Many school districts have long-established programs that can help employees weather the emotional and mental strain of the pandemic and other global events, along with a range of life stressors.
They’re often underutilized, for a variety of reasons. Employees may not know about the programs. They may be inconvenient to use. And workers may be reluctant to access a service that, to many, is associated with mental illness or disciplinary issues.
Here’s how districts can ensure employees are aware of these employee assistance programs and get the most out of them.
Rebrand to make the program more welcoming and inclusive
Employees may already know about their district’s employee assistance program. But the words don’t always evoke positive vibes. For many K-12 employees, the interactions with EAPs are rooted in not-so-pleasant origins, such as a principal or boss recommending they take advantage of the program because of a workplace issue.
It’s the district’s job to inform employees that those same services can help them with a range of life issues, including coping with a medical diagnosis, elder care, child care, financial pressures, suicide prevention, or help with substance abuse.
The Columbus, Ohio, district, for example, folded its EAP program into its wellness initiatives and rebranded under the umbrella of “Total Rewards,” which covers both the EAP and other wellness programs. The district now largely eschews the term “EAP.”
“We tell people about what the offerings are, and then we point them in the right direction to those offerings,” said Michael De Fabbo, Columbus’ chief talent officer. “People don’t feel like they are utilizing EAP, but they are utilizing EAP.”
Rebranding also helps remove some of the negative associations that districts must work hard to counter.
“When people hear ‘mental health’ or when you hear ‘seeing a therapist,’ there’s a little bit of stigma there,” said Oscar Mendoza, the business operations manager in the Fresno Unified School District in California. “Organizations as a whole really have to learn how to remove the stigma from this, so that our members feel open and comfortable and just willing to utilize these services—because they are definitely needed.”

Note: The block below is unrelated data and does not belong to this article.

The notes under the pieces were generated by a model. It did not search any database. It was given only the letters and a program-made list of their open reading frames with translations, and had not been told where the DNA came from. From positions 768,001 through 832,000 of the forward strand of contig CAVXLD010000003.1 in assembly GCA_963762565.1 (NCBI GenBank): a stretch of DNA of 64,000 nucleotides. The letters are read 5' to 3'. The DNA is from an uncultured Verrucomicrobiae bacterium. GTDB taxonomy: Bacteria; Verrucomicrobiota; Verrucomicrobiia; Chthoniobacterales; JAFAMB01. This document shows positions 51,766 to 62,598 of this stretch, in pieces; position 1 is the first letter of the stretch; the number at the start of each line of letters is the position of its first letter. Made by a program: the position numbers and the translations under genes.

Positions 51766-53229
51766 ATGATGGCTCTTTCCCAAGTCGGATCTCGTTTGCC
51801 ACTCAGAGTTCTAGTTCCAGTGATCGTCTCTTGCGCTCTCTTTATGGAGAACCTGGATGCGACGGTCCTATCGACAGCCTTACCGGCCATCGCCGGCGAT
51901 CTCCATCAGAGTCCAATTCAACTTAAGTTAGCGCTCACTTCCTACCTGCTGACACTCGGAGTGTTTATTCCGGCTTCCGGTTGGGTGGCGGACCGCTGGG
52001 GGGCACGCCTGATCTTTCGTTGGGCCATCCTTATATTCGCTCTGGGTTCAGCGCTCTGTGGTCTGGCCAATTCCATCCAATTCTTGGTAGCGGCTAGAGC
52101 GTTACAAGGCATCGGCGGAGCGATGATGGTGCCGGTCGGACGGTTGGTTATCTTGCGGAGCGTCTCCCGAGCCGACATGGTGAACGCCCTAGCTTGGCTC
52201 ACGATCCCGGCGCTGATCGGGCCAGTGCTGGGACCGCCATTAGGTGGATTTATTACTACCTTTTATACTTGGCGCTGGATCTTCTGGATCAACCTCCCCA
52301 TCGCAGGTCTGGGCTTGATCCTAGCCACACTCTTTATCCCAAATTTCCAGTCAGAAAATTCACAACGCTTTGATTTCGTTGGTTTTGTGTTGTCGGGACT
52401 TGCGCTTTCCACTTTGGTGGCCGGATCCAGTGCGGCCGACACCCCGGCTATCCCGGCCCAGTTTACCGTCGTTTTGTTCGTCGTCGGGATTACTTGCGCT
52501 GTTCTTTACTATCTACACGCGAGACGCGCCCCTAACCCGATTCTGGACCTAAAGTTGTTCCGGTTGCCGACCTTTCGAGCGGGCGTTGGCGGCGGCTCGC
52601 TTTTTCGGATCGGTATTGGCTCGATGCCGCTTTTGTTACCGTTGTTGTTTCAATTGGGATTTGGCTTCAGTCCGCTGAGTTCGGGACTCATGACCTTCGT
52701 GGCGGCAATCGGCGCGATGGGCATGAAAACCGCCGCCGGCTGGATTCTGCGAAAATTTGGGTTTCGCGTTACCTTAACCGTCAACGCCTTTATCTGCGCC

Evaluate what’s offered
It’s helpful for districts to ascertain whether their programs are meeting staff needs and whether they’re offered at times and in modes that are convenient. Are counselors only available during the day, requiring teachers to miss teaching or planning periods to seek help? Is your provider giving you the best bang for your buck?
Before the pandemic, officials in Columbus sought out a new company to handle the district’s EAP program because they wanted to offer more services to employees and to do so in ways that would be more convenient.
With the new provider, employees can get help through online chats or by sending an e-mail as opposed to only via the telephone. The district also added what it’s calling “concierge support,” which helps employees manage secondary issues related to their original cause for concern, like billing or transfer of medical records.
“Navigating through the health-care industry is extremely difficult and can cause a lot of stress on a person,” said Courtney Hale, the director of Columbus’ Total Rewards. “It’s like using this service as a wraparound, so that we are addressing more than just the emotional and mental support.”